V came back from India armed with what she called a "surprise" gift. Being both bored and curious at the same time I trudged to Brookline, toddler in tow, to check out the surprise. It turned out to be the best gift I’ve received in a long time - "The Blaft Anthology of Tamil Pulp Fiction". She brought back a copy of volume 1 when she came back from India last year but I was only allowed to read it under her supervision (thanks to R's vathi vekkal that I let books borrowed from her languish in the bathroom) and for 15 minutes at a time ("Did you come all this way only to read a book?"), which for a thriller like this is extremely frustrating. This time around, in an effort to save our friendship, she brought back a copy for me.
I've been reading this anthology of novellas one story at a time, making sure I earn the story before I read it i.e. I only allow myself to read a story if I've been very good that day (by my definition of course) or if I have something to celebrate. In a time when everything is plentiful but nothing has value -as my SIL likes to put it- this sort of discretionary consumption took me back to a different time when chitrahaars had to be paid for with homework and Sunday movies were literally fruits of scholastic penances. I haven’t had to practice delayed gratification in a long, long time.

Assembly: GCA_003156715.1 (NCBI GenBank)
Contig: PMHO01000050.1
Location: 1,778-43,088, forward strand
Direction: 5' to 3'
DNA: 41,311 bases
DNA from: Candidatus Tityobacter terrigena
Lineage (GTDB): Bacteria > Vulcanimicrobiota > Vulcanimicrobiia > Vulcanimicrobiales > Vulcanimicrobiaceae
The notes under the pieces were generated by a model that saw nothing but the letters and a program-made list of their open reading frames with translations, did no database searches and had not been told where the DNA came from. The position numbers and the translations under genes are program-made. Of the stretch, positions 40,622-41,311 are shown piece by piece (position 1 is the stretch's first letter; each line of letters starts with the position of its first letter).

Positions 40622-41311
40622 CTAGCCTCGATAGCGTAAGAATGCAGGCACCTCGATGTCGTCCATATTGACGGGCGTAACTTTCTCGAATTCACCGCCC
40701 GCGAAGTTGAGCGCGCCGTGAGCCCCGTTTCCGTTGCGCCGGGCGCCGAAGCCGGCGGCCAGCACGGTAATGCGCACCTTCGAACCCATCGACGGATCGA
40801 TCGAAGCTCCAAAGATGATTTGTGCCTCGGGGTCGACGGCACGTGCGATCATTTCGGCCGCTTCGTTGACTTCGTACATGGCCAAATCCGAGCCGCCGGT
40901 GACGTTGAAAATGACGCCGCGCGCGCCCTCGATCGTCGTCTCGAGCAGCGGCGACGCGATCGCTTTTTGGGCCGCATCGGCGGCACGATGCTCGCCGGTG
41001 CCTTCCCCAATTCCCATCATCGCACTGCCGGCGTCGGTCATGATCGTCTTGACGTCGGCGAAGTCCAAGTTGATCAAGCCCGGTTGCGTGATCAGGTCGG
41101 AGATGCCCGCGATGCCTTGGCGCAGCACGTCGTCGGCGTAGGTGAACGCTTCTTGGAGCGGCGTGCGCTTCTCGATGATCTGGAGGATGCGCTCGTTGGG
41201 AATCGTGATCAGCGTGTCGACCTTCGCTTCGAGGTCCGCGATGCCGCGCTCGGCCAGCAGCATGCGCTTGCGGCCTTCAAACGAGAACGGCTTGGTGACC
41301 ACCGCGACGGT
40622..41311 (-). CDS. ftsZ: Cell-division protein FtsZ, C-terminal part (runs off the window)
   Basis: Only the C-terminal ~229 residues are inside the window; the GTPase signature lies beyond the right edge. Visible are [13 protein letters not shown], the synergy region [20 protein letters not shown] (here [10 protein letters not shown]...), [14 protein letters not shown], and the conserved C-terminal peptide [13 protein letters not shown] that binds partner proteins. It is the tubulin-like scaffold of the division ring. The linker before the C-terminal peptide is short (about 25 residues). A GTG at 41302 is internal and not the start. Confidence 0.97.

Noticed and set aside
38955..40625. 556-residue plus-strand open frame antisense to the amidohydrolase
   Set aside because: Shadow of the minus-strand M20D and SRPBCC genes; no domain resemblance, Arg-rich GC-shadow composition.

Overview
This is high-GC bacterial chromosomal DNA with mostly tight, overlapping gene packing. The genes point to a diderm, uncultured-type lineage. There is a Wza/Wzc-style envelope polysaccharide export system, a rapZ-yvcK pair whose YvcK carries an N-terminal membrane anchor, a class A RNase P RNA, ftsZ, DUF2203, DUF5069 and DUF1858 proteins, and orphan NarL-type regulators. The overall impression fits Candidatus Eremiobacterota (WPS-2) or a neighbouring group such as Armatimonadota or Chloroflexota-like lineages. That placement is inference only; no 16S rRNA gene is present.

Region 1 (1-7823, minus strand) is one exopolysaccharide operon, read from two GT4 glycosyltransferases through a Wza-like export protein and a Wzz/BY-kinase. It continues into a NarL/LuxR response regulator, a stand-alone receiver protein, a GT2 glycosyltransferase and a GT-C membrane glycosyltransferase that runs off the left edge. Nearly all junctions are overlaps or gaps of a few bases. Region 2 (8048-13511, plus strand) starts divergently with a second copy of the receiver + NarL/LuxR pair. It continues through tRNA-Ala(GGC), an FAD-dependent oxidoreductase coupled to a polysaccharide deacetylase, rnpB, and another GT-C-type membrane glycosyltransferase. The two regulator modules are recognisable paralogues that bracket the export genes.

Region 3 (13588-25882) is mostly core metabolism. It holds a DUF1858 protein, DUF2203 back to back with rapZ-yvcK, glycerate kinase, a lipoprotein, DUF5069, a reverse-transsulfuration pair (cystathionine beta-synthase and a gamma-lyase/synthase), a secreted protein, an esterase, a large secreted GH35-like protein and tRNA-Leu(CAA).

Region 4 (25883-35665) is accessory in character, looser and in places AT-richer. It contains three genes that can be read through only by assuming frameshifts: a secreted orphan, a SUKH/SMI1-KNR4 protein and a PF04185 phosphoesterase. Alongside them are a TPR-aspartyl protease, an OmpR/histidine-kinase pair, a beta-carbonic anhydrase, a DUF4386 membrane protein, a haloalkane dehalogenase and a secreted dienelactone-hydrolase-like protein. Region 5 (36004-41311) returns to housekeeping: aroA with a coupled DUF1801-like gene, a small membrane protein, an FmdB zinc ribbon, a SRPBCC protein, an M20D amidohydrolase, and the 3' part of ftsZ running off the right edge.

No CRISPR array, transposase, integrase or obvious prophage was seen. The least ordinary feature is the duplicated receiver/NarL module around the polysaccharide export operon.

It's sort of lame to enjoy a book written in your mother tongue in translation of course, but hey, the alternative would be to squint at words that don't jump out immediately and lose the story in the process. The first story I read was written by Indra Soundarajan -the author of Chidambara Ragasiyam, Vidadhu Karupu etc.-and was about a raja samskaram, set in modern times in Kottayapuram, in which the kings mysteriously die by age 30 as a result of an ancient curse. I was charmed by the hot blooded, engineering college educated ilaya raja and his moped-driving girlfriend who ends up solving the mystery and saving her future thaali. The story is a page turner and had me waking up at 4 AM to figure out what the hell was going on in that accursed kingdom. The book is dotted with such dialogs as "She looked like an amman selai" and "I want her to live with flowers and pottu". What fun!
Total timepass and value for money which is what this whole genre, sold predominantly in bus stations and kodi kadais, engenders anyway.